Q&A: National Design Award Winner Scott Wilson

The product designer opens up about his inspirations, crowdfunding and form vs. function

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Scott Wilson

M2 Landscape for Quinze + Milan, 2004.

Kenny Kim

Scott Wilson knew he had an artistic bent as a young child, but it wasn’t until he founded the Chicago-based MNML that he was able to marry a passion for design with his entrepreneurial vision for a 21st-century hybrid design studio that embraces both corporate brand-building and disruptive startups. This October, he is recognized as the recipient of the Smithsonian’s Cooper-Hewitt National Design Award for Product Design (2012). Wilson has worked on wide-ranging projects that range from LunaTik watches for the iPod Nano and Microsoft XBOX 360+ Kinect to baby furniture and medical technology, which he recently spoke to TIME about.

When did you first realize that you wanted to be a designer?
I was always drawing, growing up, and I was always the artist in the class. I also liked math and physics and how things worked, so in high school my guidance counselor told me to be an engineer. My art teacher was actually pushing me to be an illustrator or graphic designer. Product design and development seemed to combine the two—technical, creativity—so it was a good fit. I was fortunate to find something, and to end up loving it. Twenty years later, I still can’t turn it off.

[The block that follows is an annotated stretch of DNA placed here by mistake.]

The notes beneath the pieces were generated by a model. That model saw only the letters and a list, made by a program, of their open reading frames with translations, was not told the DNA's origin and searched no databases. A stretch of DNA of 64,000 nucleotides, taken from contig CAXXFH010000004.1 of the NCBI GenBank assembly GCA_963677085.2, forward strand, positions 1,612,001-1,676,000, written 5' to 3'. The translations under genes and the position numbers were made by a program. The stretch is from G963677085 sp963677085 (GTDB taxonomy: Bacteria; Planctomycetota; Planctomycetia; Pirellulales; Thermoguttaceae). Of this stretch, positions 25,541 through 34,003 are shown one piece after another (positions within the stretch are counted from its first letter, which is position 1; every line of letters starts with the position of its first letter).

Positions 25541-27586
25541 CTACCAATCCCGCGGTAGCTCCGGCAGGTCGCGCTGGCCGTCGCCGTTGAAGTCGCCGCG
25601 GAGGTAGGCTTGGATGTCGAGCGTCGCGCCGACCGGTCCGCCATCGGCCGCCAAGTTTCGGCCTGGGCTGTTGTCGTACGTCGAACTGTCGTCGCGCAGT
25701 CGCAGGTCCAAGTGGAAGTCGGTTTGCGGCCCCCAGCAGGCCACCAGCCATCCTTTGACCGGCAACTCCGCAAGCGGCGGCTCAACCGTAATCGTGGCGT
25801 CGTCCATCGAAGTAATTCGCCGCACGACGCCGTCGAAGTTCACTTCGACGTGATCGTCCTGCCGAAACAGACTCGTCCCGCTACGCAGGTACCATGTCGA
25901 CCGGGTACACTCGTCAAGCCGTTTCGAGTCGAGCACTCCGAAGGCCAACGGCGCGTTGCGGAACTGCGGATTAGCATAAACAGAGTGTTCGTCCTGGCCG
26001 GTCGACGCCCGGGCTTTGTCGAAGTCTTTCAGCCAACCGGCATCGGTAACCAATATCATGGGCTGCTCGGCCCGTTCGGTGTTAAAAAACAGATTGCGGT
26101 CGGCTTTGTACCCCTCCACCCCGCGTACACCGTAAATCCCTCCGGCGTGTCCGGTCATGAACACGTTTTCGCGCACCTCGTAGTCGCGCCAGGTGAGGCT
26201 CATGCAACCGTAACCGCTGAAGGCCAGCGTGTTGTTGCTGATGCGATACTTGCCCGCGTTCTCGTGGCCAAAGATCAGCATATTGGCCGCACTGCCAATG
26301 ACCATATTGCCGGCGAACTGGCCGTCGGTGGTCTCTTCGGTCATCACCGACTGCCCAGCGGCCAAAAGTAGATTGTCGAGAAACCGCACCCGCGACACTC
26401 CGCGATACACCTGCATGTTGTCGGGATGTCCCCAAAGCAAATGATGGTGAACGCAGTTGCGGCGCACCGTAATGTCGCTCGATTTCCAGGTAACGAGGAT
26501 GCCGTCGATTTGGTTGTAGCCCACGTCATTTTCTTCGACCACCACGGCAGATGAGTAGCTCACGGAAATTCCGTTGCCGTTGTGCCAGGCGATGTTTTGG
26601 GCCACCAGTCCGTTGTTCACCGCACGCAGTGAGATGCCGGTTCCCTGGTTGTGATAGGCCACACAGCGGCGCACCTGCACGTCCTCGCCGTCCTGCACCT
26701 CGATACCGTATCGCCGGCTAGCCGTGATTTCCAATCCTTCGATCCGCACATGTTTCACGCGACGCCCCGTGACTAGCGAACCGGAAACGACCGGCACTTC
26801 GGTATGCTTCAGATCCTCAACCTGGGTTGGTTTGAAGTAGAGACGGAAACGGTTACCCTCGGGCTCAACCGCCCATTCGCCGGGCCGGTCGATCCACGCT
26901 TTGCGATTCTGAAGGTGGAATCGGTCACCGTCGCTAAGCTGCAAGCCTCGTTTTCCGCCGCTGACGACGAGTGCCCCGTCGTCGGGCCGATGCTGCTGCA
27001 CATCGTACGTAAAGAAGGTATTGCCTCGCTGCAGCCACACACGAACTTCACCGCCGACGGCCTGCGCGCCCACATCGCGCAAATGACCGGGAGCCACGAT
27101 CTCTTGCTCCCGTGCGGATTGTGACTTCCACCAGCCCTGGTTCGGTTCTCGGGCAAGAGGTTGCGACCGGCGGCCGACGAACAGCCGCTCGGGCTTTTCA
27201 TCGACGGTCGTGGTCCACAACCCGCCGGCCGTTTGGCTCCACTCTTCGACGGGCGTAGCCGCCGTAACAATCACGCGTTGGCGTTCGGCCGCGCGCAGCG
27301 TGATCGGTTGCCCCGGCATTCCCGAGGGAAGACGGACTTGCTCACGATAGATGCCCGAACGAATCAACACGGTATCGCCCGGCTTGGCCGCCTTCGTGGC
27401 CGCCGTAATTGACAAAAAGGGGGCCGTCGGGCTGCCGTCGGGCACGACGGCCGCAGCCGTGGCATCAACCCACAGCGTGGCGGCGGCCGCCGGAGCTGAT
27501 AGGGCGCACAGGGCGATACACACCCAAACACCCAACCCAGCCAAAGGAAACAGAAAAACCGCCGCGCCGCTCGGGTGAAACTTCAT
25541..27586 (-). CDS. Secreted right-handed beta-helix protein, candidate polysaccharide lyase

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Your design studio is named MNML. Would you say that’s also an accurate description of your design aesthetic?
I think it’s appropriately minimal. Not everything has to be absolute minimalism; it’s just taking out what is not necessary. But you can’t prescribe minimalism for every client. We try to take what we do and our flavor and mix that with the DNA of the brand that we’re working with. It comes down to the consumer and the market you’re designing for. But you can always do it more minimally than what’s existing out there in the market.


You used Kickstarter in 2010 to fund the TIKTOK + LunaTik project, which turned the iPod Nano into a multifunctional watch. How did you decide to fund it that way?
I had this idea for a watch, and I was just pitching it to other brands. They all thought it was too expensive or they were going to do their own. So I had this thing that I’d designed on the side, and I figured it was either going to die in my notebook or on the shelf as a prototype, or I could try this thing Kickstarter. I pretty much did the video myself on a Sunday and threw it up there. I had no idea it would go like crazy. I figured other people that were watch fanatics and some Apple fanboys would buy it, but there’s a lot more out there than you realize. And it went across generations.

You seem to have an affinity for watches and watch design. What about them appeals to you?